During early November 2018, Warwick PPL Society were pleased to welcome prominent advocate Jennifer Robinson to give insight into her experience at Australian National University, life at the bar, and of course, her representation of Julian Assange.
Struck by her candour and originality in communication, Warwick PPL Society witnessed an interview by Patrick Tomlin (PPL course director), and ‘Jen’, a nickname established through their time at Balliol College Oxford together. Jennifer Robinson regaled the PPL Society with tales of her time at Australian National University, and in particular her decision to complete her studies in Jogyakarta, Indonesia, a far cry from the ‘coral reefs in Bali’ visited by some of her compatriots.
Robinson went on to address her time at Doughty Street Chambers, proving incisive in multiple ways. First, it served to highlight the variance in legal training: In Australia, aspiring lawyers tend to qualify as solicitors first and then branch out into barrister roles. Second, some of Robinson’s most important cases not involving Julian Assange were brought to light. Prominent among these was her success in helping Benny Wanda, West Papuan Independence leader, secure asylum in the UK. This stemmed from her time as a human rights volunteer in 2003. Third, Robinson talked of the happenstance nature of her defending Julian Assange, referencing a confusing phone call she received asking her to defend someone whilst on holiday in the South of France.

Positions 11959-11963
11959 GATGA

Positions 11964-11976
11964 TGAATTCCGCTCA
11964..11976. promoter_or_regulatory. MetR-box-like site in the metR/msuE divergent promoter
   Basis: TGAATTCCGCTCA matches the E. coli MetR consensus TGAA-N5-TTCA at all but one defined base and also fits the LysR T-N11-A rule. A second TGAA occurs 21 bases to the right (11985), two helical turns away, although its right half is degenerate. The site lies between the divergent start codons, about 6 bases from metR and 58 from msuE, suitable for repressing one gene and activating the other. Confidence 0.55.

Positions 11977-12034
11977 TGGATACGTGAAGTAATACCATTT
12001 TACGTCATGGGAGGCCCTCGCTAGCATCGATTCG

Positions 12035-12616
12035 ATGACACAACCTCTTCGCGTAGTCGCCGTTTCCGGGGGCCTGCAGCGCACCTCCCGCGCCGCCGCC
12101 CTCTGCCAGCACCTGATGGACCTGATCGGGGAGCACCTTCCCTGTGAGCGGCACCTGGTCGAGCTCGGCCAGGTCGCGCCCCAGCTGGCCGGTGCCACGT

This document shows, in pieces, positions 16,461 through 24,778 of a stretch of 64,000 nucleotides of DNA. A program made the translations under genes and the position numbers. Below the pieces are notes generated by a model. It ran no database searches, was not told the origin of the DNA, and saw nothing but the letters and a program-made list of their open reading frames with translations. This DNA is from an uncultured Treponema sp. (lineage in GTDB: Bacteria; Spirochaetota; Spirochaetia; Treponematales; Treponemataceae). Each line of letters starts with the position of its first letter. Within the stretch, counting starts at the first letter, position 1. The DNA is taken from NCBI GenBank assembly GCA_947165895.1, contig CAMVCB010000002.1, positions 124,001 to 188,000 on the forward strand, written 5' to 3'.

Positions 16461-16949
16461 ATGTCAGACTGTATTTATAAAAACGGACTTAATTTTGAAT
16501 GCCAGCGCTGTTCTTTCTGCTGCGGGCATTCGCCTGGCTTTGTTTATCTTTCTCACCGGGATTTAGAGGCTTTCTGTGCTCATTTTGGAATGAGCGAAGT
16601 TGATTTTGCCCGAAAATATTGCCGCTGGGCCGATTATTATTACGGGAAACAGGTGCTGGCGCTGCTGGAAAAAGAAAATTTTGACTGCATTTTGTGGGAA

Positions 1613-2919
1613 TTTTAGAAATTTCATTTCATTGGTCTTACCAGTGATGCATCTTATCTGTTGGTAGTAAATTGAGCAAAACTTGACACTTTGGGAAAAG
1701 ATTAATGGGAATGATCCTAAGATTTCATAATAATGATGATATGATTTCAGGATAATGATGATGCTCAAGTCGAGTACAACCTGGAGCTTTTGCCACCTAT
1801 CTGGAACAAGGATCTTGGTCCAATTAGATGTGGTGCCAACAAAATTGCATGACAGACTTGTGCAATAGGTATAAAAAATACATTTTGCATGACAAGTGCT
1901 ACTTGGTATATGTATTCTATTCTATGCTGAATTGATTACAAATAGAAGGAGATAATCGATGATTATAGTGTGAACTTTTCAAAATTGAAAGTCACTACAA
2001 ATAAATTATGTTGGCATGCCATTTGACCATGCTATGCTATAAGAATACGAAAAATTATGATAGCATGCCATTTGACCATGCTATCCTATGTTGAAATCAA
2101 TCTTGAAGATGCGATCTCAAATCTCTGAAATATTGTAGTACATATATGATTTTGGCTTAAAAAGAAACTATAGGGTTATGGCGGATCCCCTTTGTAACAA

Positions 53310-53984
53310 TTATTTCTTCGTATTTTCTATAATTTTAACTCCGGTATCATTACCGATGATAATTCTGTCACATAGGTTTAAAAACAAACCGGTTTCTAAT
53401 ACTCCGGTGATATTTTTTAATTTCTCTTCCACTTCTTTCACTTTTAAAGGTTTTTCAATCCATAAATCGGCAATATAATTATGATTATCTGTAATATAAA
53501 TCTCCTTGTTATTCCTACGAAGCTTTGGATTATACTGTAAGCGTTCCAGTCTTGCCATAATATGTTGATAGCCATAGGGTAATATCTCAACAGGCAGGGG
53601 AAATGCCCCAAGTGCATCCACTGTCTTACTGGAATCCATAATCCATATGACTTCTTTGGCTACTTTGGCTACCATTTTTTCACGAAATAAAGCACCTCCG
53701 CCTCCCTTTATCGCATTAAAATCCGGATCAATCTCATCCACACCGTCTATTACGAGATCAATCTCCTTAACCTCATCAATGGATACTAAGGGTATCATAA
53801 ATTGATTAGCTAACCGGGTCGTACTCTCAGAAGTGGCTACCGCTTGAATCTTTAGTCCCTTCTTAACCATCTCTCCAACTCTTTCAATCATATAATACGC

Tomlin expertly directed the interview to Robinson’s ideas surrounding the changing nature of the bar, from which a few interesting observations arose. First, that the notion of the bar as white, male, and privileged is slowly changing. After all, Jennifer Robinson is the first woman to address the International Criminal Court. Second, the ‘taxi rank’ notion of barristers as conceived within the English justice system i.e. ‘a barrister should fulfil their role regardless of a defendant’, is less stringent than expected, given that barristers can reject cases. Third, Robinson’s banner as a human rights lawyer was not intended per se, but simply emerged out of the cases she took, from Benny Wanda to Assange. “The government probably won’t be hiring me”, a comment made by Robinson, encapsulated this notion perfectly.
On behalf of Warwick PPL Society, it was an absolute pleasure to host a prominent advocate such as Jennifer Robinson. Members of Warwick PPL Society can rest easy in the knowledge that this is the first of many tailored events. Watch this space!